We some friends in the Marigny for a breakfast party. We donned our costumes and around 10:00 AM we joined up with the Societé de Sainte Anne which seemed to be passing by. I say “seemed to” because the Societé de Sainte Anne is so secretive, so mysterious, so surreal and chaotic, that it’s really kind of hard to tell exactly where the parade is, even when you’re in it. It is a collective hallucination.
Soon Persephone was dancing with a beautiful stranger.
Isn’t that what Mardi Gras is all about?
Persephone has a great time. She had a fever last year, so this was her first real Mardi Gras. At one point she was literally agape, mouth hanging open is amazement, to see so many wild and colorful characters.
I did not take many good photos. I was juggling a toddler and a wagon and of course Xy’s always a handful.
Xy pulled the wagon at times, but most of the way I found myself carrying Persephone in one arm and pulling the wagon with the other.
We saw a guy in an egg costume. He told Persephone he was Humpty Dumpty, then thought better of it, saying, “You probably don’t even know who that is.” Persephone whipped out her Mother Goose book and immediately turned to this rhyme.
While wearing mittens no less!
Later we saw another Humpty Dumpty, a guy with his head made up like an egg, with tiny articulated arms on either cheek which he manipulated by a clever arrangement of rods, complete with a brick wall under his chin. I didn’t get a photo but it was pretty amazing. I saw so many amazing costumes. A Kachina doll. A bicycle hidden inside a giant shoe. A fully functional sound system sheathed in metal shaped like a bull and bellowing steam. Hindu deities with multiple arms. A mobile drum set with stripper pole. Saints-themed costumes were of course ubiquitous. I didn’t even get a picture of my friends as the three big quarterbacks the Saints took down. Imagine Brett Favre with a walker and you get the idea. Everyone wanted to take his picture but somehow I failed.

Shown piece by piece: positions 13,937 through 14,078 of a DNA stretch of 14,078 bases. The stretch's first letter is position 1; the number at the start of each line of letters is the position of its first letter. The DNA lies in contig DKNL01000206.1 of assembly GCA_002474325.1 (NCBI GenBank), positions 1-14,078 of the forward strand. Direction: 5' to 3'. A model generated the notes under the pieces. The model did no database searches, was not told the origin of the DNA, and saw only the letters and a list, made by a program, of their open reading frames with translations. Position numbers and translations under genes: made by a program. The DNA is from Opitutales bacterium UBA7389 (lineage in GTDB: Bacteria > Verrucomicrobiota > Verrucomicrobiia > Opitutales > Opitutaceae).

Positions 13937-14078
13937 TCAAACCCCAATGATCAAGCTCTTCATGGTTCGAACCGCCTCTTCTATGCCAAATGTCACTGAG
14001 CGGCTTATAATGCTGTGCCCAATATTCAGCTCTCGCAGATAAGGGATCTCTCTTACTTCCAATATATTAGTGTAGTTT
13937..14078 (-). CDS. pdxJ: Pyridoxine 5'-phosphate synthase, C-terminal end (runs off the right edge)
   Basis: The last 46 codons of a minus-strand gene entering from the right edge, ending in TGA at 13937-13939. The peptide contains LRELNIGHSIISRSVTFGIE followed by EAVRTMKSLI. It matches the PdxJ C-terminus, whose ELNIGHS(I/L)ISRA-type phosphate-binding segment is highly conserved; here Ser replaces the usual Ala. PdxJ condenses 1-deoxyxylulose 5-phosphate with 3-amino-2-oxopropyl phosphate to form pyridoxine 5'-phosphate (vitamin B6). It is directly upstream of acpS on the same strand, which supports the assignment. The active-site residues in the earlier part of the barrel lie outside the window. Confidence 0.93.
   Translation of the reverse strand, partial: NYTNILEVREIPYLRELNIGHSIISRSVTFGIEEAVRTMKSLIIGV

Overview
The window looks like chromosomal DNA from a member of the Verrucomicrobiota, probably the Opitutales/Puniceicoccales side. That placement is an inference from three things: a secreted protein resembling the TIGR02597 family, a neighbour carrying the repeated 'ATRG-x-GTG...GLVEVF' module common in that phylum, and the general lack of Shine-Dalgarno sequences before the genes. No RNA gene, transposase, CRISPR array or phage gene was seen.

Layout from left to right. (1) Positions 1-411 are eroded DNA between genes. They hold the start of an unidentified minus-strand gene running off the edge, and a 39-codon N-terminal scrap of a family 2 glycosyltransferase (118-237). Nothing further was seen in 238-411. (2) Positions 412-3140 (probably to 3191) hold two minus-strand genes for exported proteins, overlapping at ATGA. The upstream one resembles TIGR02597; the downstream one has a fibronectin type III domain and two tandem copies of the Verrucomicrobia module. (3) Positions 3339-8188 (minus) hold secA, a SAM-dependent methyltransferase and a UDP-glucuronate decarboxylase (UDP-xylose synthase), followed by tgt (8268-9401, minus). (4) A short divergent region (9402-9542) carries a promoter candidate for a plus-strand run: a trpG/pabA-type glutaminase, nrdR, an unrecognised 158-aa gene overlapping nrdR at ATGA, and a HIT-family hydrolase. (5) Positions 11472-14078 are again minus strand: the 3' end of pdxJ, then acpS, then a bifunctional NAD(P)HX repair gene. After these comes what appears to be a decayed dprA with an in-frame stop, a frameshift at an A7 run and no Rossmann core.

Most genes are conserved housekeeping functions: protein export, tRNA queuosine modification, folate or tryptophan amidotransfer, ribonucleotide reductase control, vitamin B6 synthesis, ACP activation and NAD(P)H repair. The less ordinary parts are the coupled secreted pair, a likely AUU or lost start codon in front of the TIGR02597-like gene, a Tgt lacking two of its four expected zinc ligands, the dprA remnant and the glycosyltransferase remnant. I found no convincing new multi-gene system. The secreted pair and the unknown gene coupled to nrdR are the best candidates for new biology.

Perhaps the most mind-blowing costume of all was this tree house.
How tall is that thing? They are looking down on people in second story balconies. And somehow it’s moving around. It’s a riff on a recent local news story about an artsy tree house that ran afoul of city inspectors.